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Fare Cutters Chill Alaska : Airlines: The carrier earned a profit for 19 straight years by pampering customers with better meals and service. Suddenly it must cater to no-frills competition.


SEATTLE — On trips to the Pacific Northwest, Paul McShane invariably flew Alaska Airlines. The planes were new and clean, the food good and the flight attendants helpful. Once, an Alaska jet delayed takeoff and lowered the back stairway so the late-running executive from Corona, Calif., could make it home.

But on a recent flight here from Ontario, McShane took Reno Air.


"The economics," he explained. His fare on the year-old airline was about half of Alaska's.

Alaska Airlines, which showed competitors how to profit by pampering passengers, is now struggling to survive in an era of low fares and increasingly price-conscious travelers. The challenge is much the same for American, United and other established airlines coping with the same fundamental changes in the industry.

The smile on the face of the Eskimo that adorns the tails of Alaska jets belies the painful transformation that the Seattle-based airline is undergoing. Shocked by an $85-million loss last year--after 19 straight years of profit--Alaska has eliminated costs and workers, and tested new ways of attracting passengers.

In many ways, the changes reflect a harsh truth that always has underlain the relationship between passengers and airlines, said Raymond J. Vecci, chairman of Alaska Air Group.

"The airline customer in general views buying an airline ticket as a waste of money," said Vecci. "So they are motivated to pay the least amount of money. That's always been true. That is something that I think we are acknowledging as a company."

Alaska's overhaul has resulted in experiments such as "Lite Flights," which offer low fares and fewer frills on flights from the Pacific Northwest to Reno and Las Vegas. Instead of the hot meal that has long been a standard of Alaska service, Lite Flight passengers get a bag of nuts and a beverage a la Southwest Airlines--the industry's low-fare leader.

Tampering with Alaska's service could backfire by offending many who have come to expect high standards. Alaska spends roughly $8 per passenger for meals, way beyond the industry average, and unusual touches abound. A little card with a landscape scene--and a quote from the Book of Psalms--comes with the food.

Nevertheless, the airline has little choice but to change, said Peter M. Musser, an analyst at Ragen MacKenzie, a Seattle-based brokerage.

"The customers are not willing to pay for all the better service that you get on Alaska Airlines," said Musser. "The alternative is for Alaska to continue to lose money."

Alaska is not the only airline to overhaul operations. Nearly every major carrier has launched major cost-cutting efforts in the wake of $10 billion in combined losses over the past three years. American Airlines is looking at its non-airline businesses--such as information services--for faster growth. United has contemplated forming a non-union subsidiary to cut costs.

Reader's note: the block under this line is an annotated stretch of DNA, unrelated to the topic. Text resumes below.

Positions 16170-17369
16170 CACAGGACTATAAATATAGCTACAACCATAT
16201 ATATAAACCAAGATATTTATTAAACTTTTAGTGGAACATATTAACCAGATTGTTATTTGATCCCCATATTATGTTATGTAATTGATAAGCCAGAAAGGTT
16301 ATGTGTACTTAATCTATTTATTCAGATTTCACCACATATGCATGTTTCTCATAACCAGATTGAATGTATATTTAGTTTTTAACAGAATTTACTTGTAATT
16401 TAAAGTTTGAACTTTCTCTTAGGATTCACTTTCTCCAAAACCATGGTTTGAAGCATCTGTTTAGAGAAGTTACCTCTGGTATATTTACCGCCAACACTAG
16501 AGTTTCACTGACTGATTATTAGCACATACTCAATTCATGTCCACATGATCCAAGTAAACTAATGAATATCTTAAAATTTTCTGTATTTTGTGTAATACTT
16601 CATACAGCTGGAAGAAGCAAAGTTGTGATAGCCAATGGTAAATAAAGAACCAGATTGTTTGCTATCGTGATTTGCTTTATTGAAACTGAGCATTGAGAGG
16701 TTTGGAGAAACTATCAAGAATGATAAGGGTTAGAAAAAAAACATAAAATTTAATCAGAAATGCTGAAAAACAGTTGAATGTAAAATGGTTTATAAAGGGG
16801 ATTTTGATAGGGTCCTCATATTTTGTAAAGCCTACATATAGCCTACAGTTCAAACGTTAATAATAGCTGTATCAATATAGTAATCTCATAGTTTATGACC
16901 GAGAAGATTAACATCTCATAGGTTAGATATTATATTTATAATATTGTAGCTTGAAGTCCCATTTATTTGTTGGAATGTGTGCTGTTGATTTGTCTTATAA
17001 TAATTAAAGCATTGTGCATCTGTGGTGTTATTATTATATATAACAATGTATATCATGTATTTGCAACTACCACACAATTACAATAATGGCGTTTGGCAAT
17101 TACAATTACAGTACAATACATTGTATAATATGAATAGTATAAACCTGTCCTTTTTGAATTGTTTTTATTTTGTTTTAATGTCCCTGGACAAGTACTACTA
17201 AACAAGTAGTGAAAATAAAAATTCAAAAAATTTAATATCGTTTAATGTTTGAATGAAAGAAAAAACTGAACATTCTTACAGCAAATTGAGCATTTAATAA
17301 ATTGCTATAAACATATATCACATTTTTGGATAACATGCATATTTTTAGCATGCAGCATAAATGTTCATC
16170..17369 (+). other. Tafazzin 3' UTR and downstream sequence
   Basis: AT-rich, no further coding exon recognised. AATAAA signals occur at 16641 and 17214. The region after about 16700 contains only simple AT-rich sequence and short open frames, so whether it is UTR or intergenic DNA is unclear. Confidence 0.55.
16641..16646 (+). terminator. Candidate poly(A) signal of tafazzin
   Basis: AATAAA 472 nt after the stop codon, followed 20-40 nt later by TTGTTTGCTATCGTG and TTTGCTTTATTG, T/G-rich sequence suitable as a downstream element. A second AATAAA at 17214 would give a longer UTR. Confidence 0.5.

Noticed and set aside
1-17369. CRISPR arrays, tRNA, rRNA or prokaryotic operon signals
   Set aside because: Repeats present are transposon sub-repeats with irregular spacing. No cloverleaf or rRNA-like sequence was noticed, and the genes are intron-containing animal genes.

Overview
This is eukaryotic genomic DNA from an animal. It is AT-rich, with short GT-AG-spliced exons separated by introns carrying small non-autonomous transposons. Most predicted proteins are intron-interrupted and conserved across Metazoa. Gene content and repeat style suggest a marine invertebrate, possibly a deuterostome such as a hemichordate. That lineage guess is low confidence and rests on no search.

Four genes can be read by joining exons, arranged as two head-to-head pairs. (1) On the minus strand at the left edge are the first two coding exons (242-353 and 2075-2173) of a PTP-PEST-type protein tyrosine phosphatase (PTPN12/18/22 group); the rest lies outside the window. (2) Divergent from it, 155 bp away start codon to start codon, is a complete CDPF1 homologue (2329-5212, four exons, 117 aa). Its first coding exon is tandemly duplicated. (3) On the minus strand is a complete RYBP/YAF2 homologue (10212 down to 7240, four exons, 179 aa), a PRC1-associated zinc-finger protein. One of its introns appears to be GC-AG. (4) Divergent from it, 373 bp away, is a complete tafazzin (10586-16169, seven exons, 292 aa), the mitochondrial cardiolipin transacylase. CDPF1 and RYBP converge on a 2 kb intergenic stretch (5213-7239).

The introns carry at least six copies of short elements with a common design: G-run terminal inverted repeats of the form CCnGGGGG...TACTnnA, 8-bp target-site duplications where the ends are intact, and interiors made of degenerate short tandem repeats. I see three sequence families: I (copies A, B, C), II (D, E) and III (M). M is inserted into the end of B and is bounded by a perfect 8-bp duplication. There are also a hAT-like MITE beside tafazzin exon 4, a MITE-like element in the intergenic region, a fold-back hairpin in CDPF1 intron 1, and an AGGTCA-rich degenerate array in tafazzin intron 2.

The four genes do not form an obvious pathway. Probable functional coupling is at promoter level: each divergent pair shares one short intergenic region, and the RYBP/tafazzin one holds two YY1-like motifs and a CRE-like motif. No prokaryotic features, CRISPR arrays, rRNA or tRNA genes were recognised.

Musser, in fact, said Alaska's management should have responded sooner to the fundamental changes that have swept the industry. "You could see this happening in 1990," he said.

Despite fragile signs of an airline-industry recovery, executives such as Vecci do not see a return to the rapid growth and fat profits of the late 1980s. Instead, they see continued pressure to keep fares and costs low as Southwest and its brethren expand and airlines operating under Chapter 11 bankruptcy protection launch round after round of price cuts.

In the face of corporate cost cutting, meanwhile, business travelers--the key source of airline profitability--have become more resistant to paying top dollar. The growing availability of information technologies, such as faxes and video conferences, could also reduce the need for trips and face-to-face meetings.

Moreover, there is a growing breed of independent business people who--unlike traditional expense-account travelers--are very sensitive to price, said Atlanta-based business travel consultant Dennis McGinnis.

"The small-business employee and entrepreneur . . . are the best customers for the new upstart airlines, like Reno Air and Kiwi," said McGinnis. "His loyalty goes to the airline who has the lowest price."

Leisure travelers, who now make up half of all air travelers, have become conditioned to wait for the next fare war to bring lower prices, said travel industry researcher and consultant Stanley C. Plog.

"Don't expect conditions to change dramatically when the economy improves," said Plog. "Low fares just dominate everything."

A low-fare world means big problems for high-cost airlines like Alaska.

Its distinctive style of service has stood out amid look-alike competitors. One frequent Alaska passenger said he never took advantage of offers to ride in first class because the service in coach was so good. The airline has frequently topped traveler surveys.

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